I am writing in regards to the general perception of certain members of the Kitimat community that crime is running amok in this town. Let me assure you, it is not. The only thing running amok in Kitimat is the rumour mill. Facebook is not the be all and end all and items posted to Internet sites such as Facebook must be taken with a grain of salt. Regular reporters of the media are required to meet a certain standard while those posting items on Facebook and similar sites have no such restrictions or standards. Therefore one needs to exercise caution when reading items posted to such sites.
One advantage that Facebook and similar sites have over other printed news is that it is almost instantaneous. This means that erroneous “news” can be sent out just as quickly as correct “news”. Those in traditional news forums such as TV and newspaper generally check out their stories before printing or airing them. Facebook and similar sites do not.
There is a perception that police do not let people know what is happening in Kitimat. There are a number of reasons for that including, to some extent, privacy laws, the Youth Criminal Justice Act which forbids us to publish or otherwise identify any young person involved, and active criminal investigations where as a general rule, we do not want the bad guys to know what we know while investigating an incident. If and when police need assistance from the public regarding a particular case it is generally because they have exhausted all leads and hope that by releasing some information it will generate new leads to follow. You can be assured that if during the course of an investigation information came to light that there was a danger to someone in particular or to the general public outside the norm, that we would be notifying the person or the general public of the danger.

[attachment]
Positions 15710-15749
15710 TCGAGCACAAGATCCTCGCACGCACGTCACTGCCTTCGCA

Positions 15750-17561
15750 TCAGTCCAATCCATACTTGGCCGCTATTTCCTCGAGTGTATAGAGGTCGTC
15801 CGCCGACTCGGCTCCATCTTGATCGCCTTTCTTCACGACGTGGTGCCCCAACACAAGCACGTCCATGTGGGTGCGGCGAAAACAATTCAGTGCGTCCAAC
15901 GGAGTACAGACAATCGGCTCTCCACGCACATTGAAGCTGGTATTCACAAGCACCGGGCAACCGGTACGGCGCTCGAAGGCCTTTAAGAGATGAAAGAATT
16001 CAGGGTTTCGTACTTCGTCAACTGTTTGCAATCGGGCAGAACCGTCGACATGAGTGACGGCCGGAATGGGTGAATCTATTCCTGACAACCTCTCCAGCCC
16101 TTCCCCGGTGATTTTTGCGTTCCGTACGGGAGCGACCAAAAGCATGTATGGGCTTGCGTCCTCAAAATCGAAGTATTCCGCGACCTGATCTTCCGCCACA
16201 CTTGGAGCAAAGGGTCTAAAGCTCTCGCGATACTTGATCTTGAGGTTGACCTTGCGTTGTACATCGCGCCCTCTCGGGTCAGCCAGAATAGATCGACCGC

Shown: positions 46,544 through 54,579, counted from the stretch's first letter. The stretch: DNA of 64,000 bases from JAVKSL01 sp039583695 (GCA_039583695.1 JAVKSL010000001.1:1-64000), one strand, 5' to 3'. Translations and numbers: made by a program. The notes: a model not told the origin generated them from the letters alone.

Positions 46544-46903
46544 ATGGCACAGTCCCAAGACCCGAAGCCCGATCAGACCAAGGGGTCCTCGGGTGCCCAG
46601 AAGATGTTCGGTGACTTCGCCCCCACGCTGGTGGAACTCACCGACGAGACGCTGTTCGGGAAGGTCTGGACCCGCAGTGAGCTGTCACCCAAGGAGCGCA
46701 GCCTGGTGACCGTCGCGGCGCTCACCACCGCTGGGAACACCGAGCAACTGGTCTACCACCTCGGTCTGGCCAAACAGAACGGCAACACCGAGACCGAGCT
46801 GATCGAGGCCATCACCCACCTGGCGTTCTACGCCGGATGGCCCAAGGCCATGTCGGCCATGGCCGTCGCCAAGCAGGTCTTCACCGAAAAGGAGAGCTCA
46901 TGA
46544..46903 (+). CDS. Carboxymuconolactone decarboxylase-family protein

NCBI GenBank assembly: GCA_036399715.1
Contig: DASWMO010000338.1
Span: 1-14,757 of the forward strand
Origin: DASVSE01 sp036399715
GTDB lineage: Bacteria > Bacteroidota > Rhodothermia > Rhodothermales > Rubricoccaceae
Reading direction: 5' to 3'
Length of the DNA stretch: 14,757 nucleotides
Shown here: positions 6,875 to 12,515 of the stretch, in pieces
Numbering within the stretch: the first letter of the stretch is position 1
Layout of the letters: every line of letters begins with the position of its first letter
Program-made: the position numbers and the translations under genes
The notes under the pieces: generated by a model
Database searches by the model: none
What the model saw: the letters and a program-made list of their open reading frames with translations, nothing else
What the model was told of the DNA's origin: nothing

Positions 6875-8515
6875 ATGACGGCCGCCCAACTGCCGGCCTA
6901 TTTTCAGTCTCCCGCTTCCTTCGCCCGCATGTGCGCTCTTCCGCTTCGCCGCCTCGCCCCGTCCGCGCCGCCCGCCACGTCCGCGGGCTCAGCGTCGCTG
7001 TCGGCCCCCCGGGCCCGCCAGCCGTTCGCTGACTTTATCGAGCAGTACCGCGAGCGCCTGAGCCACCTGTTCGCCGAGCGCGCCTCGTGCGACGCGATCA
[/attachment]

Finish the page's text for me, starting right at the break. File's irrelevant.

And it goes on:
I or someone from my office attends Council meetings once a month to present Council with the crime statistics for the month. I believe that they are also published on the Town’s website. I have compared them to other towns of similar size and note that we are either the same or lower in terms of criminal statistics. They are however rising, and that is to be expected as the town increases in population but they are rising proportionally, not out of control. And contrary to popular belief, the majority of crime are not being committed by the workers in the camp but by persons in the community. I would not be concerned for the safety of my daughter if she chose to walk around Kitimat, day or night and several Detachment members have said the same thing to me about their families.
As there appears to be a need or a want by the general public for more timely information, I am planning, once consultation with members of the local media occurs and attaining full resources once more, to institute a weekly report consisting of a quick summary of events or calls that the police respond to. I have done this at other Detachments I have commanded and it was well received by the public in those jurisdictions. I hope to have it in place by November this year and expect that it will be just as well received here.
In conclusion, Kitimat is a beautiful town with a low crime rate compared to other towns. Does it have it’s ugly moments? Yes, but no more than any other town. I am proud of the hard work the Kitimat Detachment members do in keeping the Town safe and the crime rate as low as it is. All I ask is that you take a moment to know where your information is coming from before you consider it the truth. Otherwise, the rumour mill just keeps going on and on.
Phil Harrison, S/Sgt.
NCO In Charge
Kitimat RCMP Detachment